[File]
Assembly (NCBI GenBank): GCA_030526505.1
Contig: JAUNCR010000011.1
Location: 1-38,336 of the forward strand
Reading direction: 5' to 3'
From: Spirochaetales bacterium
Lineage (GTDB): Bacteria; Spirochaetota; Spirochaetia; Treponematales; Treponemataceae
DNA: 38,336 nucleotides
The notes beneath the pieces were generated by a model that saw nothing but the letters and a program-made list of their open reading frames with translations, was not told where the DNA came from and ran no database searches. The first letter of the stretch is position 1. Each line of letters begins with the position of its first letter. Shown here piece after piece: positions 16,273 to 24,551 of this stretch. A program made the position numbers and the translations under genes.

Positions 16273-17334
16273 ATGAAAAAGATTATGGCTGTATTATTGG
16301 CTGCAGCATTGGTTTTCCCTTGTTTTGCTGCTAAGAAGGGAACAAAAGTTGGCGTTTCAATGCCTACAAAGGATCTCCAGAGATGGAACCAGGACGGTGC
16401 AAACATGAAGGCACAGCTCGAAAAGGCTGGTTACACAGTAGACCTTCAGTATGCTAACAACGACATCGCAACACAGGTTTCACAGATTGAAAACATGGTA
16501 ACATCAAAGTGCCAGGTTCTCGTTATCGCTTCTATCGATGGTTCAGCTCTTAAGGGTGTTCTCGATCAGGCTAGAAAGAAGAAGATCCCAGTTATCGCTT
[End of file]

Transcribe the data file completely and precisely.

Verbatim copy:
Assembly (NCBI GenBank): GCA_030526505.1
Contig: JAUNCR010000011.1
Location: 1-38,336 of the forward strand
Reading direction: 5' to 3'
From: Spirochaetales bacterium
Lineage (GTDB): Bacteria; Spirochaetota; Spirochaetia; Treponematales; Treponemataceae
DNA: 38,336 nucleotides
The notes beneath the pieces were generated by a model that saw nothing but the letters and a program-made list of their open reading frames with translations, was not told where the DNA came from and ran no database searches. The first letter of the stretch is position 1. Each line of letters begins with the position of its first letter. Shown here piece after piece: positions 16,273 to 24,551 of this stretch. A program made the position numbers and the translations under genes.

Positions 16273-17334
16273 ATGAAAAAGATTATGGCTGTATTATTGG
16301 CTGCAGCATTGGTTTTCCCTTGTTTTGCTGCTAAGAAGGGAACAAAAGTTGGCGTTTCAATGCCTACAAAGGATCTCCAGAGATGGAACCAGGACGGTGC
16401 AAACATGAAGGCACAGCTCGAAAAGGCTGGTTACACAGTAGACCTTCAGTATGCTAACAACGACATCGCAACACAGGTTTCACAGATTGAAAACATGGTA
16501 ACATCAAAGTGCCAGGTTCTCGTTATCGCTTCTATCGATGGTTCAGCTCTTAAGGGTGTTCTCGATCAGGCTAGAAAGAAGAAGATCCCAGTTATCGCTT